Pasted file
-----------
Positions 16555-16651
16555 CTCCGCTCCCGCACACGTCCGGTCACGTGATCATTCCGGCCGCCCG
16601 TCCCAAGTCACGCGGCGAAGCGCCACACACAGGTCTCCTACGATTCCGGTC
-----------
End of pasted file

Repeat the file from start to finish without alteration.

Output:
Positions 16555-16651
16555 CTCCGCTCCCGCACACGTCCGGTCACGTGATCATTCCGGCCGCCCG
16601 TCCCAAGTCACGCGGCGAAGCGCCACACACAGGTCTCCTACGATTCCGGTC